A NEW scheme which allows the visually impaired to explore their natural surroundings has seen positive results in its first months.

Sensing the Wild, a partnership between Going For Independence, Tees Valley Wildlife Trust (TVWT) and local 'Friends of' groups, takes visually-impaired people into green spaces, such as woodlands or parks, to explore nature using senses.

With events in Darlington, Stockton, Redcar and Hartlepool, the groups take a walk with TVWT volunteers and sighted guides to reap the health and mental benefits of being outdoors.

Project Coordinator Leigh Nicholson, who works with Going for Indepence, helps train volunteers to become sighted guides.

She said: "I retired from work but volunteered for the Tees Valley Wildlife Trust. My background is with visual impairment and rehabilitation for the blind, so they asked me if I would train their volunteers in being a sighted guide.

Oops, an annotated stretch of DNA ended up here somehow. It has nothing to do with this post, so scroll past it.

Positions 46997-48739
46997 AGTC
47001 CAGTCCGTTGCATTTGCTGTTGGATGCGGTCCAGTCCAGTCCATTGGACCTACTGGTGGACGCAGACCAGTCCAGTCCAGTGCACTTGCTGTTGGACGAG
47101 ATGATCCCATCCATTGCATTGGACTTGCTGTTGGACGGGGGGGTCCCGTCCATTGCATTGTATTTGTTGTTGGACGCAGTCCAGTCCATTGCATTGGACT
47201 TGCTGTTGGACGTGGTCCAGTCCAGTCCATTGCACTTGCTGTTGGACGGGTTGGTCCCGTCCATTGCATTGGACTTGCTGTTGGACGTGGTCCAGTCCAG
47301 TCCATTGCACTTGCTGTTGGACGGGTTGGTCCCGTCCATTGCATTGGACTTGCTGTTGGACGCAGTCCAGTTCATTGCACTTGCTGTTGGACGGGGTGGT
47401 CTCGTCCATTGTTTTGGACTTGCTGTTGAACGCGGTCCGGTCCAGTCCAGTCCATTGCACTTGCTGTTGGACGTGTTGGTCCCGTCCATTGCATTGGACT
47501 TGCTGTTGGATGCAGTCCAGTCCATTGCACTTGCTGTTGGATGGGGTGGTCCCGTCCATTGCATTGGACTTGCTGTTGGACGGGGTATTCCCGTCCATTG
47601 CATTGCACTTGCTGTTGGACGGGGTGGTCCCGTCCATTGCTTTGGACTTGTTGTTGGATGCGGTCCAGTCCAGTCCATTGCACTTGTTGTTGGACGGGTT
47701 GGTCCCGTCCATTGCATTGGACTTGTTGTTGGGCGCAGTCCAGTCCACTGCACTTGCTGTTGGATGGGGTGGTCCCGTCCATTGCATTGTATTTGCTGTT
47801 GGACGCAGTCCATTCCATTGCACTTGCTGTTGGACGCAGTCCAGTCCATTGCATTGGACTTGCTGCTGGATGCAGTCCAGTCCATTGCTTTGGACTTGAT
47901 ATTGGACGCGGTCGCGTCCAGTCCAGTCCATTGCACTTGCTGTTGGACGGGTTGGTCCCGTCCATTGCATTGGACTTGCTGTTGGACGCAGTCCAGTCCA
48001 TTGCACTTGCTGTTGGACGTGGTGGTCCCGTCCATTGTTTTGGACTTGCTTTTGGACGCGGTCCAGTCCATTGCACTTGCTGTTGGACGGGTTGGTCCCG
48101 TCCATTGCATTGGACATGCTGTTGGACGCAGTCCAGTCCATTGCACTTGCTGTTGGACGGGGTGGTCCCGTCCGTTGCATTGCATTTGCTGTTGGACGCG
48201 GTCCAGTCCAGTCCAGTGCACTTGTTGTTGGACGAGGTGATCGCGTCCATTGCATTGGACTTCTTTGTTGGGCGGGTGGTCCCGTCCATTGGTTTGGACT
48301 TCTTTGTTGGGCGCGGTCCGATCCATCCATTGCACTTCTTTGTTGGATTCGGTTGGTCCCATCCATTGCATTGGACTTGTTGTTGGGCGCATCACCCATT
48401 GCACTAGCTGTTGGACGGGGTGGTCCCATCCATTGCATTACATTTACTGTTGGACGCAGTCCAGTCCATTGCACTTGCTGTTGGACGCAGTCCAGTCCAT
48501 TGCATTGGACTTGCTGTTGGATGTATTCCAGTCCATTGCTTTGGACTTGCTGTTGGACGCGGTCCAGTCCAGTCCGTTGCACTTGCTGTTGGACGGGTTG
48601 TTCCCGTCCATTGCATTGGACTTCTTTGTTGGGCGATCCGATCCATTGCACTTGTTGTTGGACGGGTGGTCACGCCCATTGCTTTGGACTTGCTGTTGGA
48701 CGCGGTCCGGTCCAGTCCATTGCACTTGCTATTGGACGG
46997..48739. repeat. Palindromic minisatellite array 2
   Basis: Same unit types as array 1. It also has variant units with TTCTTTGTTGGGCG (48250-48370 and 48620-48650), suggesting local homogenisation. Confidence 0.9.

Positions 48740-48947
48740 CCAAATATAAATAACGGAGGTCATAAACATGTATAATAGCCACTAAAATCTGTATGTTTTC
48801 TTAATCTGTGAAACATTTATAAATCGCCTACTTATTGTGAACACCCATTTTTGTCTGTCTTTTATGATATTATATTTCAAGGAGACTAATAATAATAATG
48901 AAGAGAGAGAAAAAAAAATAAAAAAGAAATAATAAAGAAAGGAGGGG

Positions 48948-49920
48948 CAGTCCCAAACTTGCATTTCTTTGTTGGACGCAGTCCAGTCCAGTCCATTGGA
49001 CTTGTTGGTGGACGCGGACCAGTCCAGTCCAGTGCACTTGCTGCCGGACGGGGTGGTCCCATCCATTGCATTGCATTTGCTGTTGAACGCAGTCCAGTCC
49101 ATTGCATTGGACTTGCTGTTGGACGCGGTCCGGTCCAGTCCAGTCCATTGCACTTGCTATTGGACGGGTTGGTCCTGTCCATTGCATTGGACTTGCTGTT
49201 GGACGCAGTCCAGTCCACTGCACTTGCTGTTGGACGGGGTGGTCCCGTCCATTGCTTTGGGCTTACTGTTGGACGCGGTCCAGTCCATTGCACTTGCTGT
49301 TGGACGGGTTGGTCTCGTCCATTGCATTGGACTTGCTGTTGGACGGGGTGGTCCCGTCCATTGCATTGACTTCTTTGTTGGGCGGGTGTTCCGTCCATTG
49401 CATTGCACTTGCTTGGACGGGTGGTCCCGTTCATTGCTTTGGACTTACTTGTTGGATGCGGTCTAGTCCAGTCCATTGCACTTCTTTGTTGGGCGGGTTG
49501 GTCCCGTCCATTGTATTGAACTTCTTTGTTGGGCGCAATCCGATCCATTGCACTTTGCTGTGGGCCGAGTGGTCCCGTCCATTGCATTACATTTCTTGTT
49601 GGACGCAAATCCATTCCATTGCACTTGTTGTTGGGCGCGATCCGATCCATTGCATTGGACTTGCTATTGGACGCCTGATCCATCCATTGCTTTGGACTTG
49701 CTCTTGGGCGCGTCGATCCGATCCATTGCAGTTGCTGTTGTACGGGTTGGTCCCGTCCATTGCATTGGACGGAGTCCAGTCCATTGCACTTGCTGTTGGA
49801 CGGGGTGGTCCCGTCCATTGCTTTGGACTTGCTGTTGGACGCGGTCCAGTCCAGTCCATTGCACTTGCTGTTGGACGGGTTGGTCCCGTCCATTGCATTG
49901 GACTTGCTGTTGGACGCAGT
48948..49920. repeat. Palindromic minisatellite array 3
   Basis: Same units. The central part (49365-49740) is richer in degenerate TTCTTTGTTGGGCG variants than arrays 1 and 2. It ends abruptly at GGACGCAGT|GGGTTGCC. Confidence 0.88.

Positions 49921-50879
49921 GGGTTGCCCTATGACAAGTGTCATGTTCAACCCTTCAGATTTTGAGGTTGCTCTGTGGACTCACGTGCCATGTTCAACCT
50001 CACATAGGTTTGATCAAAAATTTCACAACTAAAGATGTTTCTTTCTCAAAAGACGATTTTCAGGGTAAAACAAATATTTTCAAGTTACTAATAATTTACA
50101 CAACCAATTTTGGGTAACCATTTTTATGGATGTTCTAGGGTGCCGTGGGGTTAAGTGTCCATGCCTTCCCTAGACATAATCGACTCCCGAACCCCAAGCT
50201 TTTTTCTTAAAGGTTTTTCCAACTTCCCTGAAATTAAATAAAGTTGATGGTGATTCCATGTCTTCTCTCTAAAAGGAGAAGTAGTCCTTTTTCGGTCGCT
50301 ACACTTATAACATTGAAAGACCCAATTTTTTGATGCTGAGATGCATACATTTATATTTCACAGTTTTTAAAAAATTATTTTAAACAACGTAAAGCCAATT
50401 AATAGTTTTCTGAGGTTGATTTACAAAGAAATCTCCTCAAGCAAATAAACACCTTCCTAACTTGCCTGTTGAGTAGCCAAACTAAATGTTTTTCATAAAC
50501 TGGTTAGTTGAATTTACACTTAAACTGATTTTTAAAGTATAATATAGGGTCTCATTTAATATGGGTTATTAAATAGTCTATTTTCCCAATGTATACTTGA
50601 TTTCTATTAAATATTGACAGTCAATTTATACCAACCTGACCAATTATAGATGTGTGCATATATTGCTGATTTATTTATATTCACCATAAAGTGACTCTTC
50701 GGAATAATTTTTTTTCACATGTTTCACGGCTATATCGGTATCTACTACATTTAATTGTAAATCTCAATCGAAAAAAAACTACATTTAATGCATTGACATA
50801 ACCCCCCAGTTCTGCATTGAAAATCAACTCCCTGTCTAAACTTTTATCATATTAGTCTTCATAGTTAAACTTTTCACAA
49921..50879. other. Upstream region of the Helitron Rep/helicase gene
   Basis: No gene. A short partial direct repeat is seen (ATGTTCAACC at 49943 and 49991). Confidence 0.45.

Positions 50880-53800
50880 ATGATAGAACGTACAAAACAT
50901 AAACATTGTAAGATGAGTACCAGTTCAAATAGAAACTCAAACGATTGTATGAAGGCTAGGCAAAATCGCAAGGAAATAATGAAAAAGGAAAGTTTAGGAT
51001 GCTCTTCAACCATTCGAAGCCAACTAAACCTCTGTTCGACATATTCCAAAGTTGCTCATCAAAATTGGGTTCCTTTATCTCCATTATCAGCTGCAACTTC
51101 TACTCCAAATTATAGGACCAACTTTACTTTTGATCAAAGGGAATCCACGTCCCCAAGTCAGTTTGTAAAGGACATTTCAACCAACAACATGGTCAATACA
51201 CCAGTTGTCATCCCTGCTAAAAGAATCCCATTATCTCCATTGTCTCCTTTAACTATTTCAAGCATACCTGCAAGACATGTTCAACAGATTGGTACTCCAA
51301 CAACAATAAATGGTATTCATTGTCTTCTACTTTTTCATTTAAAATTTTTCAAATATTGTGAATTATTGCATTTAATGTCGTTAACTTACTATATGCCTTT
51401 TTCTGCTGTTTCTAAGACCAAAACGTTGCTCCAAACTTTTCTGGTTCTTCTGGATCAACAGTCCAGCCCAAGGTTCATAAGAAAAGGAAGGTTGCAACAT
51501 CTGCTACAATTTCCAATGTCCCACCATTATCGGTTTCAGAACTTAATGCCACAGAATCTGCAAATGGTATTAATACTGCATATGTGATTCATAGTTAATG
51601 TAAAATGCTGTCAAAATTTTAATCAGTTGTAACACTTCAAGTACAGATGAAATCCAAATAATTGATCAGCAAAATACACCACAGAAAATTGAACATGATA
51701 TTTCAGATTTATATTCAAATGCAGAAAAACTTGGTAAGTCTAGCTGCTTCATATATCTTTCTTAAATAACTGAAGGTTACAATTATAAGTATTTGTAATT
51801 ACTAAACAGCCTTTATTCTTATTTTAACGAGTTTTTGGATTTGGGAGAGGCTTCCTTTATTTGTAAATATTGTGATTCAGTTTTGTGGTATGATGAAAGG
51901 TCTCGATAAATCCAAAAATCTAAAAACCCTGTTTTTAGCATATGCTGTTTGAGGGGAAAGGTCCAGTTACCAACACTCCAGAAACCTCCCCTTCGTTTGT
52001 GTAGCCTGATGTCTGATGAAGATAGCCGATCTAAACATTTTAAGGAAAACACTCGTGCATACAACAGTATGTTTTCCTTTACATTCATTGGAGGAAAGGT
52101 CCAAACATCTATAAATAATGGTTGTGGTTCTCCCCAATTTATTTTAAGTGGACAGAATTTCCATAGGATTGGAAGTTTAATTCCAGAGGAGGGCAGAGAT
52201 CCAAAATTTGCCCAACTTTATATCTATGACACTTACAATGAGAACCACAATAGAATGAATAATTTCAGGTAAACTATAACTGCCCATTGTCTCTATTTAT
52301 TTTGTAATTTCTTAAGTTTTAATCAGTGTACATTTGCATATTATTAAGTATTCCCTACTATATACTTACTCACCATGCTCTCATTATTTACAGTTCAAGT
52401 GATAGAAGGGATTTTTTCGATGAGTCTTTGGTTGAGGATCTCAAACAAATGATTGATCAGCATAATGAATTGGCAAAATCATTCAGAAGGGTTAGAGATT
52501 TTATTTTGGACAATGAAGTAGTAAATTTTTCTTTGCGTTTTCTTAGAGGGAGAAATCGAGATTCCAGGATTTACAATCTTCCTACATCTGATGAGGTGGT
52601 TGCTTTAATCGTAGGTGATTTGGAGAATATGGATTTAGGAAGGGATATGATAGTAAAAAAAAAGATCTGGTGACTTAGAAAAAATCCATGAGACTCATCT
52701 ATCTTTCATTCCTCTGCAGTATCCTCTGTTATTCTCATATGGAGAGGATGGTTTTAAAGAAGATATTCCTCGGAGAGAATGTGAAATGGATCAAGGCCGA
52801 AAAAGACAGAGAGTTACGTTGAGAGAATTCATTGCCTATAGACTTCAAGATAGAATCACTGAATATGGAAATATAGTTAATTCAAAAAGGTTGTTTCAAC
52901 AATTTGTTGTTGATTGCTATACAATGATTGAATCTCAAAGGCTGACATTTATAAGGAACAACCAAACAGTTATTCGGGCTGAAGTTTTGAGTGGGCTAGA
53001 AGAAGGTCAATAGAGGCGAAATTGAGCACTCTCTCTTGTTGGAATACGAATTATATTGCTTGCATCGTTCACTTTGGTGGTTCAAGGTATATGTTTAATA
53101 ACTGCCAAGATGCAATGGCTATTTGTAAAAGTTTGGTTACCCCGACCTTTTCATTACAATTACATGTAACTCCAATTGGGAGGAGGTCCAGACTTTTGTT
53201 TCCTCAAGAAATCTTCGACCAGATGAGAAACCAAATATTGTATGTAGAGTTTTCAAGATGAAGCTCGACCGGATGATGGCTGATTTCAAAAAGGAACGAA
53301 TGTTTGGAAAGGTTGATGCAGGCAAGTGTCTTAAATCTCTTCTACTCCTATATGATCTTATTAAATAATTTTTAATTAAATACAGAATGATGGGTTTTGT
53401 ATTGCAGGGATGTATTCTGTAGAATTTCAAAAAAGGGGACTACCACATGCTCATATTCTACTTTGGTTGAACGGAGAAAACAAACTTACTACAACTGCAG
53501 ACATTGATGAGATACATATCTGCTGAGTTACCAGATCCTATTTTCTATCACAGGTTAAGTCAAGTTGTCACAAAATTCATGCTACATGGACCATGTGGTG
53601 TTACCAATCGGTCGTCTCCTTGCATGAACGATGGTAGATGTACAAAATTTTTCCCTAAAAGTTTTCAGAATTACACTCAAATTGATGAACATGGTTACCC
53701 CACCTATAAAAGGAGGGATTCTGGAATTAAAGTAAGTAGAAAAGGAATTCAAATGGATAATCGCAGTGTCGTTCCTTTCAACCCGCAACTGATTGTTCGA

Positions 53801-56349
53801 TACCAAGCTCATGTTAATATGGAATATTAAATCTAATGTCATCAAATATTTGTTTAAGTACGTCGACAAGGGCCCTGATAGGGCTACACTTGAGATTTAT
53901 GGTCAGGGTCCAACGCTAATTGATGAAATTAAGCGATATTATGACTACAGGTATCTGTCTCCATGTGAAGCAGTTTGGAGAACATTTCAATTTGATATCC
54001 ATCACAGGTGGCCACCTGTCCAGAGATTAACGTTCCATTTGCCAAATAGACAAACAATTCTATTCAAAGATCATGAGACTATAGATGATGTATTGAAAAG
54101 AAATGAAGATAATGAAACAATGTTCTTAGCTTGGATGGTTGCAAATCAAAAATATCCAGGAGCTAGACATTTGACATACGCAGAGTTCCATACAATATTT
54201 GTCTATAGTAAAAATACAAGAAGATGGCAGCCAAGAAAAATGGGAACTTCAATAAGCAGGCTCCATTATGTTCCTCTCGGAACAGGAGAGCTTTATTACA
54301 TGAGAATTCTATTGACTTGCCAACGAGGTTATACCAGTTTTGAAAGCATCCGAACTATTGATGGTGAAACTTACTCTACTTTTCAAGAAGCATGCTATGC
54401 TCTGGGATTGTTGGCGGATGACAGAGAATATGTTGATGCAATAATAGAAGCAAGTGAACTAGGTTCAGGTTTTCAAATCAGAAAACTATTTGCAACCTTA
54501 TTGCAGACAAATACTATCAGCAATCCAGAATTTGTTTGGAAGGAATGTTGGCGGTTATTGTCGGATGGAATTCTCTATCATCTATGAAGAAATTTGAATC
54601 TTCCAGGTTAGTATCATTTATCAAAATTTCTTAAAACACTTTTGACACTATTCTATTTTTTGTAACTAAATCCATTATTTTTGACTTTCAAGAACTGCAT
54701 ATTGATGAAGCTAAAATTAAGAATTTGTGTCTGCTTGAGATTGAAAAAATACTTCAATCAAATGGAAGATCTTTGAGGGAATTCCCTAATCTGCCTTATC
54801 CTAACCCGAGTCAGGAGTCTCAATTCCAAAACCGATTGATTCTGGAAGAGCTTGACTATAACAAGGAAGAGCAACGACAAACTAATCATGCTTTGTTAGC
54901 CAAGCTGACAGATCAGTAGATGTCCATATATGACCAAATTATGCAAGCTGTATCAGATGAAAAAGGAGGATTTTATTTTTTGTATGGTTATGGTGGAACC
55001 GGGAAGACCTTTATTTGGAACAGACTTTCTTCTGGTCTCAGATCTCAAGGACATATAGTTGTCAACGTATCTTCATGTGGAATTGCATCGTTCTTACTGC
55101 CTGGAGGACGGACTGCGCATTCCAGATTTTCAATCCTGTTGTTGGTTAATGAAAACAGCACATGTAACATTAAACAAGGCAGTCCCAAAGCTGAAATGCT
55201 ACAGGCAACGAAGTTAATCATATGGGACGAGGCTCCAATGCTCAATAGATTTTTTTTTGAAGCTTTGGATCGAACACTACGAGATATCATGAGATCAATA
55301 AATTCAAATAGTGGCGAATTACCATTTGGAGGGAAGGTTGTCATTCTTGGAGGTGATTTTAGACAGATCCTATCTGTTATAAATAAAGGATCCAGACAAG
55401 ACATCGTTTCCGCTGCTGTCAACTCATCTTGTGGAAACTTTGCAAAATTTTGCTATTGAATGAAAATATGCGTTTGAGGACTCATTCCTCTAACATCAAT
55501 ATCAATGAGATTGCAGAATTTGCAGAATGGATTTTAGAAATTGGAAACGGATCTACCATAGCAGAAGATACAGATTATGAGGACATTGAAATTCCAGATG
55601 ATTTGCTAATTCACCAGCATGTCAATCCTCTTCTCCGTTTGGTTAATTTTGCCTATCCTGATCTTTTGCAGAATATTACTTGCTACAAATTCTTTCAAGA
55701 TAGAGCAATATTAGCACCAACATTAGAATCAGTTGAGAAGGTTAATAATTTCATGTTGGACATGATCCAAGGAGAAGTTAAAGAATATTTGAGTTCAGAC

"My boss at GFI, Pam Bennett, managed to secure a Heritage Lottery Fund for her scheme, which was to match sighted guides with visually impaired people in the area and get them to walk into woodlands - places that normally they can’t access without a sighted guide

"We started the scheme in July this year and it has been really successful. The health benefits and improvement of mental health have been fantastic.

“People who wouldn’t walk very far have really extended their reach and walked further than they ever thought they could."

This week, the group will be joined by BBC film crews where Sensing the Wild will appear on an episode of Countryfile.

Mrs Nicholson added: "We were really excited to get a call from the BBC after only being set up for a few months.

"At the moment we can only take out a number of people, about 10 to 12, because it relies on getting volunteers that are or can be trained as sighted guides.

"The first few months have been a trial-run for us and we're hoping to be able to expand our reach of those we can help."